Standards of beauty definitely change over time! This picture shows Miss America 1924 (Ruth Malcolmson) beside Miss America 2022 (Emma Broyles). We judge them by their bodies and measurements and facial features (both women would probably be considered attractive in 1924 and 2022, despite Miss America 1924’s regrettable hair) and their demeanor, their expression, and their clothing.

Miss America 1924 Ruth Malcomson and Miss America 2022 Emma Broyles – photos courtesy of vintag.es and pageantplanet.com

 

Let’s take a look at some of the silent film stars of the 1900s and 1910s. These women were said to be outstanding actresses.

 

American silent film actress and model Olive Thomas

 

As you see in the first picture, Olive Thomas was both a model and an actress, but most turn of the century actresses weren’t models. The two are conflated now, at least for women.

It’s a problem for the movie industry. Look at Elvis. He was devastatingly handsome but he couldn’t act, poor fellow, to save his life. Every film he starred in was flat and forgettable. Hollywood eventually figured that out. Today most leading men are talented and better than average looking.

But most leading women are only beautiful. Hollywood has bigger problems–but if they got around to it, featuring better quality actresses would allow women to be a box office draw themselves and cast in starring roles (instead of the star’s sidekick). Wouldn’t that solve their pay gap problem? Oh well. Maybe not.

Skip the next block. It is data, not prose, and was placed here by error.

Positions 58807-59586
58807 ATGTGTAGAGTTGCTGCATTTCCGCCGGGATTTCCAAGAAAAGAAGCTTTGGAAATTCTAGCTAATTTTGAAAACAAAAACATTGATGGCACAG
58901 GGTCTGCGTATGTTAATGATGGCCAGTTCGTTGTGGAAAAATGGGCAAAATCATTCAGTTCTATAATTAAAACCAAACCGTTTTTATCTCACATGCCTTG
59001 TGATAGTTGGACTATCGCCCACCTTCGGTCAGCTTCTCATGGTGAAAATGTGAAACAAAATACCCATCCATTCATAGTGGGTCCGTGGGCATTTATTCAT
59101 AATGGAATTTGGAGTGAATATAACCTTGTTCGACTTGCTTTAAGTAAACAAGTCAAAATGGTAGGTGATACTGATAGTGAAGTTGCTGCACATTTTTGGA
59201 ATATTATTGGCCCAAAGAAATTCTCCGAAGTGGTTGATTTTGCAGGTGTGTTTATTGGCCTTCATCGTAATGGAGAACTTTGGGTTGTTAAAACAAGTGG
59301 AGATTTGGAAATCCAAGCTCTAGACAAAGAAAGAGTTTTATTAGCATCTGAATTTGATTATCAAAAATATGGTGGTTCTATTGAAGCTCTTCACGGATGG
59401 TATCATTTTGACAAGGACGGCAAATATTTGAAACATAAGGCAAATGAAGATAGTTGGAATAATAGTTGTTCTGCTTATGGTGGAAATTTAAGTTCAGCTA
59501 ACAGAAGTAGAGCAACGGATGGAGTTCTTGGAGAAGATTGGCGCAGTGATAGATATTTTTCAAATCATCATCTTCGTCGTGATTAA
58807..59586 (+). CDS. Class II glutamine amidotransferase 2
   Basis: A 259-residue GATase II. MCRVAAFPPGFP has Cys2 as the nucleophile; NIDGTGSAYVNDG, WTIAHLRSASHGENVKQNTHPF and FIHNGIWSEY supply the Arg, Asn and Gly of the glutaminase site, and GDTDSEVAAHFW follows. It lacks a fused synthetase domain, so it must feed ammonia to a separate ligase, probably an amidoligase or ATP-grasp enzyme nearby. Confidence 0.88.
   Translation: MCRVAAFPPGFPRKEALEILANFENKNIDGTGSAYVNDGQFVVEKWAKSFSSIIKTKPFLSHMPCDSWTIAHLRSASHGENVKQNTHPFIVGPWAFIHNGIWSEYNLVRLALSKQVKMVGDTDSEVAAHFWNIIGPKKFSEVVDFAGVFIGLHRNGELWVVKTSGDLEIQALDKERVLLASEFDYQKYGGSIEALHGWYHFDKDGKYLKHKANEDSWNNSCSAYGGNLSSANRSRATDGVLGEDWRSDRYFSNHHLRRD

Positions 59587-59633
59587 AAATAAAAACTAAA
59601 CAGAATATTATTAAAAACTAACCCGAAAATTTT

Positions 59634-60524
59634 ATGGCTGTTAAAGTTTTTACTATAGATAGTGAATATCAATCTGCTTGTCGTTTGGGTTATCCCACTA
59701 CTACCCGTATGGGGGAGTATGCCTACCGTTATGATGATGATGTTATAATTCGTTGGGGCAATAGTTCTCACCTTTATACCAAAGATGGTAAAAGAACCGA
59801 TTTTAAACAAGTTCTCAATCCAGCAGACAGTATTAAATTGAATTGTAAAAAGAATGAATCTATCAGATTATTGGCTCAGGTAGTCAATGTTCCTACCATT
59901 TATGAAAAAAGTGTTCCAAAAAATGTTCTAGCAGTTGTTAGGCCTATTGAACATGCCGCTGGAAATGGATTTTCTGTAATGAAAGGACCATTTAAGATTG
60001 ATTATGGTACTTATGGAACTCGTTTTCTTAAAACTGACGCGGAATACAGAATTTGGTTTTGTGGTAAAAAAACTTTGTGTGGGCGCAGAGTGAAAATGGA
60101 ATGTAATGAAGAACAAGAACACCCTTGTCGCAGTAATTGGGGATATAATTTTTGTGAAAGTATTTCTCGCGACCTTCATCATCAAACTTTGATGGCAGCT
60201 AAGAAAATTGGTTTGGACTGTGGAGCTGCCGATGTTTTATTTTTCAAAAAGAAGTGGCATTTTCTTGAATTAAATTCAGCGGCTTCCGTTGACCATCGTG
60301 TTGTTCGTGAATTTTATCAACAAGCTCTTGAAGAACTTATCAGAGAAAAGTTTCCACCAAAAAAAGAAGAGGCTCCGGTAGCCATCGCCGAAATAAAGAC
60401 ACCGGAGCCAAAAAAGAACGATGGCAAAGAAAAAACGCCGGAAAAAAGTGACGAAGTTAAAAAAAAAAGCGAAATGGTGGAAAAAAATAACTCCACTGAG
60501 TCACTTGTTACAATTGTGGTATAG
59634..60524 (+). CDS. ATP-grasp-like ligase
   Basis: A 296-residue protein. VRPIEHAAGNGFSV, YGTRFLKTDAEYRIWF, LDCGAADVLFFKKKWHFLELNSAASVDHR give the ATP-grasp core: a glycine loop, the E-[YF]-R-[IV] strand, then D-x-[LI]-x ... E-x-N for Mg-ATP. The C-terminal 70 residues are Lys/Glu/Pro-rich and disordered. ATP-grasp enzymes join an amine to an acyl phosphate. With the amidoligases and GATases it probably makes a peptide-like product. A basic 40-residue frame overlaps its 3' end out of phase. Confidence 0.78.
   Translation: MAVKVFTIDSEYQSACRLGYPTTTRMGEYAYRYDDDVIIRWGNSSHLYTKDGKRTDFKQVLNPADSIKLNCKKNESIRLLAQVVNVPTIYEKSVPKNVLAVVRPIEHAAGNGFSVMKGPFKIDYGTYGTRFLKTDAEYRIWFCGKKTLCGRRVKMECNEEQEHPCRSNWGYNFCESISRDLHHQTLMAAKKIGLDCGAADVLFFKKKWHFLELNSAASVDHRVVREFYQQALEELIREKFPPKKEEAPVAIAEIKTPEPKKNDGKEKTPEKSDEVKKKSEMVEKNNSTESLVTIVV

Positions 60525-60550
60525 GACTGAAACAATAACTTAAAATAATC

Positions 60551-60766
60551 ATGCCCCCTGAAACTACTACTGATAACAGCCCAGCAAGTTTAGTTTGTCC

Do you know who my favorite actress is? Barbara Stanwyck. She was the star of many pre-code classics–not the sidekick but the star! As you look at their photos, do you think any of these women be hired today by Paramount Pictures or Columbia Pictures?

Barbara Stanwyck
The great Ethel Barrymore circa 1910 (LOC)
Actress Sylvia Breamer, circa 1900 (LOC)
Suffragist actress Trixie Friganza, descending steps, New York. 1908. (LOC)
Maud Gonne English political activist, suffragist, and actress, circa 1900 (LOC)
Actress May Allison circa 1910 (LOC)
Actress Malvinia Longfellow in a role, probably from The Watcher or The Whirlwind, both plays she acted in during 1910. Photographed by John H. Garo (LOC)